Moscow — Thousands of people took to the streets in Russia’s far eastern city of Khabarovsk for the 24th consecutive day on Monday, continuing a rare spate of ongoing anti-Kremlin demonstrations in the region sparked by the arrest of a local politician.
Sergei Furgal, who defeated an unpopular incumbent for governor from Russian President’ Vladimir Putin’s ruling party in 2018, was arrested last month on charges relating to murders from 2004 and 2005 and transported to a jail in Moscow. Putin then appointed an acting governor, Mikhail Degtyaryov, who had no connection to the region.
While Furgal’s arrest was seen by many as politically motivated, Degtyaryov’s appointment, which wasn’t welcomed locally, pushed the demonstrations in a more anti-Kremlin direction.
Chants of “Russia without Putin,” “We are power here,” and “Give us Furgal back” were heard at the protest on Saturday that drew some 10,000 people despite pouring rain, according to local media. Official estimates put the crowd at roughly 3,500.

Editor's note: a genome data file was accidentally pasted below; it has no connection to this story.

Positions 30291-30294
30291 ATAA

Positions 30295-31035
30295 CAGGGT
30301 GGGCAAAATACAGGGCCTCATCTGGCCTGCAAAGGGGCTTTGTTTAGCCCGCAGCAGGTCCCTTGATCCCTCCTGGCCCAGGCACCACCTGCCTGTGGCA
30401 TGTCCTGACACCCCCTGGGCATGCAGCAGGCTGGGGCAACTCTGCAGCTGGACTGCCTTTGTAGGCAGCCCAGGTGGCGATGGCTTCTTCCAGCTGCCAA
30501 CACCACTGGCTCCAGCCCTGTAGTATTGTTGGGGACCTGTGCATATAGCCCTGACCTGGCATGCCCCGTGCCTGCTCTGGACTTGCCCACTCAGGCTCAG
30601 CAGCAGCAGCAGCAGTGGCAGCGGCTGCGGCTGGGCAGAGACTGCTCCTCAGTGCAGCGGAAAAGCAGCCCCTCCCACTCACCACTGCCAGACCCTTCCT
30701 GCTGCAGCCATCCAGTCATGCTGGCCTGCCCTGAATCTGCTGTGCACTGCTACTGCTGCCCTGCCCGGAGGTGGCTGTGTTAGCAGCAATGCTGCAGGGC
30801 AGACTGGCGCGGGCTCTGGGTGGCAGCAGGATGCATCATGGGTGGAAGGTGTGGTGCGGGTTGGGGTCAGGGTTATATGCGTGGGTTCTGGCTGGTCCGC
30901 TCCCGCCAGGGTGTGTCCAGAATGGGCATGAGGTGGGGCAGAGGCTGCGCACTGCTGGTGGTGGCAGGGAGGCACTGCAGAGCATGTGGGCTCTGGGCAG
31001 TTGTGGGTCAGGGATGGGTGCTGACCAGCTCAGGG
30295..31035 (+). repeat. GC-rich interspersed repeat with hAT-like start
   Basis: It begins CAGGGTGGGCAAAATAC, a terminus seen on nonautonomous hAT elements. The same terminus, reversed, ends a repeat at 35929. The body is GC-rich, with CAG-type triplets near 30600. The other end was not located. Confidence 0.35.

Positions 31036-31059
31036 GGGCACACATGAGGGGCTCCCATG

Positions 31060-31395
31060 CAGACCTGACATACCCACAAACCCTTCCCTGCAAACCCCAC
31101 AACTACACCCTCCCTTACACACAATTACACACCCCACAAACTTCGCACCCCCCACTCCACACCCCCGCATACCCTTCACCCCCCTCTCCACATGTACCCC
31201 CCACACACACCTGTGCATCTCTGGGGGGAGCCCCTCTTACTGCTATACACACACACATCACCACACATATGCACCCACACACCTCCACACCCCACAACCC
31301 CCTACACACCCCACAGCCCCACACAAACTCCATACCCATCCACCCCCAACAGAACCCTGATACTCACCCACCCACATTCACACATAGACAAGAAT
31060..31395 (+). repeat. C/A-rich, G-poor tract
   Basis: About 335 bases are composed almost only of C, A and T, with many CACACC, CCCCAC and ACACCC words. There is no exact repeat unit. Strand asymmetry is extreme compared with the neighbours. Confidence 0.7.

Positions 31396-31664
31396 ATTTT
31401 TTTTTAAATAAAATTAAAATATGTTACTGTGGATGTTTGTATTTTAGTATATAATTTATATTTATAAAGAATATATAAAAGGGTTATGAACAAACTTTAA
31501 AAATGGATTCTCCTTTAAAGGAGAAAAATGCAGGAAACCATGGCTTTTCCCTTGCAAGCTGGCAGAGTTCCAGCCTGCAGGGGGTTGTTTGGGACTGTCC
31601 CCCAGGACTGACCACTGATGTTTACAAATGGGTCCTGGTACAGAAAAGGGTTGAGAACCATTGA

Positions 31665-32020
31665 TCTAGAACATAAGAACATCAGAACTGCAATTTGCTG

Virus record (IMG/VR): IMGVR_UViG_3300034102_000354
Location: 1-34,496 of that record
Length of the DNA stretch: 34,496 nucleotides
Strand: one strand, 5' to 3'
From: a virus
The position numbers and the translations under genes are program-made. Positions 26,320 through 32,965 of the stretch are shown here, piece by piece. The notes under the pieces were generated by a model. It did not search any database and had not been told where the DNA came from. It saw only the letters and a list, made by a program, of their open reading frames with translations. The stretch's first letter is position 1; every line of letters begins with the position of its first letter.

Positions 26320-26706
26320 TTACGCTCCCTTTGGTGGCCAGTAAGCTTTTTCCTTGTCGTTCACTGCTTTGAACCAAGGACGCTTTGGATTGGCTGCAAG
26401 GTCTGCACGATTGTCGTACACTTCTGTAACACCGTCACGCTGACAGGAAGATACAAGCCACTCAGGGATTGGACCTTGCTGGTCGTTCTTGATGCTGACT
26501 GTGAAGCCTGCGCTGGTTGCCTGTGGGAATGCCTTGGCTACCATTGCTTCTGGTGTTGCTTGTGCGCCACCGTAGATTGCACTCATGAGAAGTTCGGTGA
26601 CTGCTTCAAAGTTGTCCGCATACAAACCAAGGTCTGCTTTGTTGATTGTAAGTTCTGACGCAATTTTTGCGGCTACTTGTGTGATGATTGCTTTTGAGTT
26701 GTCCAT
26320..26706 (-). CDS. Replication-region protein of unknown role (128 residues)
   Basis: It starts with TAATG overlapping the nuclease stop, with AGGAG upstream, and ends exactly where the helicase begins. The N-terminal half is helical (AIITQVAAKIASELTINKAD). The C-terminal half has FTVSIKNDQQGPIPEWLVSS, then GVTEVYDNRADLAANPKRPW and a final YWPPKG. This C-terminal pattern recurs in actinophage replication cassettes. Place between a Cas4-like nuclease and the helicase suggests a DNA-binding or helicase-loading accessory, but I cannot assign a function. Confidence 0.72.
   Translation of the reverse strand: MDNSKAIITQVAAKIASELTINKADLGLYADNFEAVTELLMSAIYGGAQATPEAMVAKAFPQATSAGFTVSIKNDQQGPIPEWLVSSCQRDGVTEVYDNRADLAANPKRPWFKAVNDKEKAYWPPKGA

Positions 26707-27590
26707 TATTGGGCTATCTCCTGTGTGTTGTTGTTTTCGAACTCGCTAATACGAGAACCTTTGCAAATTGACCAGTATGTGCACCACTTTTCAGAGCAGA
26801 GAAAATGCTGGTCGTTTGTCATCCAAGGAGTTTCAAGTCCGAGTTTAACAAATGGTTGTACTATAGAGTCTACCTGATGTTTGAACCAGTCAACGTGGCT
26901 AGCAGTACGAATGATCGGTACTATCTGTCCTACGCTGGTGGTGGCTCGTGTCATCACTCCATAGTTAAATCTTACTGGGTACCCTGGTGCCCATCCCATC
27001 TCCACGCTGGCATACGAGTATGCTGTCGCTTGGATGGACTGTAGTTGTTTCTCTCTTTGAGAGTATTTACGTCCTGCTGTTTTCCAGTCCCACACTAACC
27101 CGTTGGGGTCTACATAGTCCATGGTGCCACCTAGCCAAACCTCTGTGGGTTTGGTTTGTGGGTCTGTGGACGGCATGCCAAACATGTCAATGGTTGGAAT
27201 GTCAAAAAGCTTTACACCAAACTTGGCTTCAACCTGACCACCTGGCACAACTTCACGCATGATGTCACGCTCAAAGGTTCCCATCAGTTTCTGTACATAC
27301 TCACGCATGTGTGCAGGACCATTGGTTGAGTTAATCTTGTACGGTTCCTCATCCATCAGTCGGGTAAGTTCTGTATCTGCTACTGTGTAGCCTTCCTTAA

While anti-Kremlin demonstrations are common in Russia’s capital Moscow, as well as its second-largest city, St. Petersburg, they are rare in more remote areas.
Sergei Alov, a Khabarovsk resident, told CBS News in a telephone interview he had never witnessed such large protests in the region before. He noted that the popular governor’s dismissal had united both long-time Putin supporters and an opposition-minded young generation.
“It is a very mixed crowd,” said Alov, who has been participating in the protests since they started over three weeks ago. He said he was surprised that thousands of people have gotten involved. “I myself voted for Furgal, but I didn’t take any interest in the political life,” he added.
Though Putin’s approval rating remains high across Russia, his popularity has been declining due to economic difficulties worsened by the coronavirus outbreak.
Khabarovsk police have not attempted to crack down on the unsanctioned demonstrations, though a few people have been detained, including a local blogger known for his coverage of the protests. Despite receiving hardly any coverage in state-run media, a recent survey by the independent pollster Levada Center showed that 83 percent of Russians knew about the demonstrations in Khabarovsk, with 45 percent viewing them positively.
Although similar protests have been popping up in other eastern cities, Moscow hasn’t changed its approach.
“Khabarovsk demands from the Kremlin new rules of the game, while the federal vertical of power is trying its best to show that it is not going to step back from the existing rules,” political journalist Andrei Pertsev wrote in a commentary for Carnegie Moscow.